BRUNSWICK — A final site plan for the new $28 million Jordan Acres Elementary School was unanimously approved Tuesday by the Planning Board.
The final approval comes after the School Department was granted a special permit in January to build the 70,900-square-foot school in the GR8 zoning district. Under the town’s new zoning ordinance, approved last August, structures in that zone are only allowed a footprint of up to 5,000 square feet.
Including the second-floor space in the building, the total floor area is 90,000 square feet.
Atlantic Resource Consultants, the engineering firm contracted by the School Department, was required to wait 30 days after receiving the permit before submitting the site plan to the Planning Board.
A Maine Department of Environmental Protection permit is still required before construction can begin. The firm expects that to be issued in the next two weeks.
On Feb. 27, Andrew Johnston, a civil engineer from Atlantic Resource Consultants, gave a presentation to the Planning Board on updated building plans for the new K-2 school on Jordan Avenue.
Voters approved construction of the new school last June and, according to building plans, construction is set to begin this summer. The plans also state site work is to continue through August 2020, which will put the school on track to open for the 2020-2021 school year.
In September, the Brunswick School Board decided to wait until May to demolish the old building, at which time the project will also go out to bid.
Planner Jared Woolston explained on Tuesday evening that since the special permit approval, two canopies had been added to the plans over the main entrances of the building.
Following the Planning Board’s Jan. 9 approval of the permit, the Brunswick Town Council voted not to take jurisdiction of the permission at its Jan. 16 meeting. allowing the Planning Board’s approval to stand.
Lyndon Keck of PDT Architects gave an introduction before Johnson’s presentation. Keck said the new school is intended to house 660 students, and it will have four classrooms designated for pre-kindergarten.
Keck added that school administrators researched the number of students that attended the original Jordan Acres school, built in 1973 and closed in 2011, and found that 665 students were enrolled in 1990.
He also said the original school footprint was smaller than the proposed new building.
“At that time the existing building was a permanent building of 39,700 square feet, and another 9,000 square feet of portables, for a total of 48,700 square feet for the footprint,” he said.
Johnston went over the changes in traffic patterns proposed for the new school, which will allow passenger vehicle traffic to enter and exit the site through the Charles Court driveway, which is the narrower of the two driveways at the school.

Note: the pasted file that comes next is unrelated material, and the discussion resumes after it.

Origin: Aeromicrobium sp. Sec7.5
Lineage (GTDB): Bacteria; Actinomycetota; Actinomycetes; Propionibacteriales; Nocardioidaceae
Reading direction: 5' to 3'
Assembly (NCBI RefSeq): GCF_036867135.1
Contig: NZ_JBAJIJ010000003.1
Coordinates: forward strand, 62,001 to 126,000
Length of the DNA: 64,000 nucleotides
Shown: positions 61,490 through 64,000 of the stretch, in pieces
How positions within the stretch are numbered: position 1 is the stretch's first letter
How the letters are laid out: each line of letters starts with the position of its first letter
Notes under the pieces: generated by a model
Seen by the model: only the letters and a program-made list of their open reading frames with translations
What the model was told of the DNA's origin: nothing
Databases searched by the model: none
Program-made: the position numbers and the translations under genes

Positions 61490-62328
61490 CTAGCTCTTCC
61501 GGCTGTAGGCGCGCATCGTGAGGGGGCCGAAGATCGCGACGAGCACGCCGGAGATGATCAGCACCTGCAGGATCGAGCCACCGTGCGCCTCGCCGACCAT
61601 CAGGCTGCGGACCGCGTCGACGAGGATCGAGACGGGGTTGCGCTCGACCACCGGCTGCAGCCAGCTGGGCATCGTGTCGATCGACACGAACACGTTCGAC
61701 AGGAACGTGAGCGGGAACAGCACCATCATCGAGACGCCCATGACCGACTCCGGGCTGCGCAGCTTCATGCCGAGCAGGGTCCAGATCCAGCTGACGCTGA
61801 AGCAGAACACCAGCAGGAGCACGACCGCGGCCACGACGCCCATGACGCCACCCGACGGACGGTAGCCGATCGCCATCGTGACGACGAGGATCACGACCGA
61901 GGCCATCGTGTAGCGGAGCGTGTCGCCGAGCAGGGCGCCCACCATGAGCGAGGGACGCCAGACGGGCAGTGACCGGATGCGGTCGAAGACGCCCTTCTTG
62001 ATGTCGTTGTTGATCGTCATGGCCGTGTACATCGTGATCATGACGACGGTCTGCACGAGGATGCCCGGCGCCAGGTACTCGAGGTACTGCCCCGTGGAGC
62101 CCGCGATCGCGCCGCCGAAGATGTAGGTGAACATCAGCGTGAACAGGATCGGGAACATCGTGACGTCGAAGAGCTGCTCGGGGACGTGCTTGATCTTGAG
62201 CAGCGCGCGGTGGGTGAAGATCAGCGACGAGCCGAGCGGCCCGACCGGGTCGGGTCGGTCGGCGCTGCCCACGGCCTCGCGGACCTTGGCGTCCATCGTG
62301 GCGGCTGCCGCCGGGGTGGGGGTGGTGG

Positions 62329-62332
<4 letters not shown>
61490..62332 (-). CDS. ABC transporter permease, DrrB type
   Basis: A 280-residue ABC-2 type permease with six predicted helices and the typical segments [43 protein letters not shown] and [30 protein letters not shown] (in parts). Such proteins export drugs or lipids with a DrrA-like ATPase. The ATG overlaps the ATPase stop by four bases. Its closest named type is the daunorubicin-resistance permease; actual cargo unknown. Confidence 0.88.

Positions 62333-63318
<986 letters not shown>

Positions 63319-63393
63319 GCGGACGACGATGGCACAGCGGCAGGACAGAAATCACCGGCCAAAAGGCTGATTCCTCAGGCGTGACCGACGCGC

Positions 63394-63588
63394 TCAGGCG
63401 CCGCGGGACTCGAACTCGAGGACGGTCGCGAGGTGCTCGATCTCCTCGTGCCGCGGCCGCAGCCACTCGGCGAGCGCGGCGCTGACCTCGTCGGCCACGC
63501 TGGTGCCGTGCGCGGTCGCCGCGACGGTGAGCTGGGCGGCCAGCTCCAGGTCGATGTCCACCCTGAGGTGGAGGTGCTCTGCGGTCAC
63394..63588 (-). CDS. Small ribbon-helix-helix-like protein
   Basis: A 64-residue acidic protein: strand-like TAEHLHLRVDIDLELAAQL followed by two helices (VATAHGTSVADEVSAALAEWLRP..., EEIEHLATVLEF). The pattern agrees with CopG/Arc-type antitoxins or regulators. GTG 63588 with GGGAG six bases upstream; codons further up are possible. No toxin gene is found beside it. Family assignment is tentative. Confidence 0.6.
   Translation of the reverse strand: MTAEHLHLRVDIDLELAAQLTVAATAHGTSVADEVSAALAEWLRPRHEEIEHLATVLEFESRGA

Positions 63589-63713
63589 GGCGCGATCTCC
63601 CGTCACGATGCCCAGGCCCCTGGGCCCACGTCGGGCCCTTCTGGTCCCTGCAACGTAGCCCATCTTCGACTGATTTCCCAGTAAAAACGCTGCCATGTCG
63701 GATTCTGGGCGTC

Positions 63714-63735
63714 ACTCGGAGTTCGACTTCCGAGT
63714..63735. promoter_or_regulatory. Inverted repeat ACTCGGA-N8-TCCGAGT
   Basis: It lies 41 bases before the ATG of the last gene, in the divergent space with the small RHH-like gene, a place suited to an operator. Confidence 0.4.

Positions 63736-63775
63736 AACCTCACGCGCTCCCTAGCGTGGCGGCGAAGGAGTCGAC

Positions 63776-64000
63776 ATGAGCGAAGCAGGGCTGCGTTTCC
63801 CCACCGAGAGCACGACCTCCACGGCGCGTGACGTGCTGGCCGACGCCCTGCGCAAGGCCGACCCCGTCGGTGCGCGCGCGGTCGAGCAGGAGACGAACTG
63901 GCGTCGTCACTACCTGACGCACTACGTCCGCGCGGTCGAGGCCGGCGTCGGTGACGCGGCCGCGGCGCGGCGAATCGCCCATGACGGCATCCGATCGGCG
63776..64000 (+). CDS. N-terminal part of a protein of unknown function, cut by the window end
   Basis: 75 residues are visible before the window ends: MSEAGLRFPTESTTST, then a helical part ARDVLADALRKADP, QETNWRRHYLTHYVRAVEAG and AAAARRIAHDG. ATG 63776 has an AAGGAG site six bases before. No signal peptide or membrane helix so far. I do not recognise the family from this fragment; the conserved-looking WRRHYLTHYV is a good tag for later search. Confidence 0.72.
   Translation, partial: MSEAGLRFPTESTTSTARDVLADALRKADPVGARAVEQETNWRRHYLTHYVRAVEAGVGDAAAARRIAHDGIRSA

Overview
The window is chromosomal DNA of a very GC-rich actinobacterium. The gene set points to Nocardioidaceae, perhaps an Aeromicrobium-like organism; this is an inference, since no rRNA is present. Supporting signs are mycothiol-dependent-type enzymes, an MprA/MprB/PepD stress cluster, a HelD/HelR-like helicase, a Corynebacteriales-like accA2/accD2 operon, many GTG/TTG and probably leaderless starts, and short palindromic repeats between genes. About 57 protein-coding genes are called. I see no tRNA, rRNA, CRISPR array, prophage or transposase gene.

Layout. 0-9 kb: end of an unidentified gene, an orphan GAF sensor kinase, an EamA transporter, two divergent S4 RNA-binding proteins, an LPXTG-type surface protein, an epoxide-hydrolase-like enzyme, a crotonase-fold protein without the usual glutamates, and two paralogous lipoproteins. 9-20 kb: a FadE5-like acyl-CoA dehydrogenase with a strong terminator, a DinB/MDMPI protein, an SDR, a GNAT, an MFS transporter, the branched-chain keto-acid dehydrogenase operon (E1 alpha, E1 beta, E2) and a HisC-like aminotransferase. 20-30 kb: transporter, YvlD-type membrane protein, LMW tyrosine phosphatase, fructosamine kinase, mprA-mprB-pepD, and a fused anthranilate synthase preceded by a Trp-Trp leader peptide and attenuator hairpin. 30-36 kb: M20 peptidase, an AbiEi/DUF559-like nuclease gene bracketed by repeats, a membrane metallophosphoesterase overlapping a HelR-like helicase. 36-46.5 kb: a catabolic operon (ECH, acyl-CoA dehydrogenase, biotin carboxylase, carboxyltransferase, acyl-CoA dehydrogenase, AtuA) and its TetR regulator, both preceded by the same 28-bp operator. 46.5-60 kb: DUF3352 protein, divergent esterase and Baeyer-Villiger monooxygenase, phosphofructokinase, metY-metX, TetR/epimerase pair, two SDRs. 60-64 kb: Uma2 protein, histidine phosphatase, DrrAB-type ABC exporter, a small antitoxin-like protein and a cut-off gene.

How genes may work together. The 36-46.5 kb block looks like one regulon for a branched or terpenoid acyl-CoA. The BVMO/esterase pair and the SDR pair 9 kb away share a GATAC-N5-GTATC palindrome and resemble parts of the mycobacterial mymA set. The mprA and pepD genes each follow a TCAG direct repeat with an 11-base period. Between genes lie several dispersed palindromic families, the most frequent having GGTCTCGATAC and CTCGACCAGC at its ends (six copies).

In the new design, bus traffic will only be allowed from the easternmost and widest driveway at the site, and both driveways will be equipped with a turnaround.
Site plans state the traffic re-design will allow separation of the two traffic streams and extend the drop-off and pick-up areas at both of the driveways’ edges.
Planning Board member M. Kelly Matzen inquired about a statement in the proposed finding of facts that said staff had recommended the Brunswick School Department place formal conservation restrictions on a parcel of undeveloped land on the property.
Matzen said the findings stated the applicant had declined to do so, and asked why that was the case.
Chairman Charles Frizzle said that statement was inserted by the staff and the former director of planning and development as “a desire on their part.” He added that at the sketch plan hearing for the new elementary school, planning board members decided to get input from the Town Council before imposing that restriction on the town.
“We left that phrase in the findings of facts that we sent to the town council for the special use permit,” Frizzle said. “So they had that in front of them when they decided not to take jurisdiction of the special permit.”
Frizzle added though the School Department has no plans for the piece of land, it would prefer not to encumber the piece of property at this time.
Laurie Leder and Bronwen Crothers, whose land abuts the property, also asked if vegetative buffers could be added to barriers separating their yards from the school property, to reduce noise.
Leder said she had recently changed her land from a single family designation to a two family, and is concerned about how the additional noise would bother her tenants.
Crothers also asked that only indigenous plants be considered for the landscaping at Jordan Acres.
Frizzle said planting primarily indigenous plants is already part of the landscaping aspect of the proposal, and the town arborist had reviewed it.
While Johnston said his firm would look into adding vegetative buffers to the barrier for Leder’s property, Keck also pointed out that plants do not cut back on noise.
“I’ve been doing this a long time and, unfortunately, acoustical engineers I’ve worked with have told me vegetation does not reduce sound,” he said.
Andrew Johnson of Altantic Resource Consultants gives a presentation on the final plan for the new $28 million Jordan Acres Elementary School, which was approved Tuesday evening by the Brunswick Planning Board. Construction of the new school is expected to begin this summer.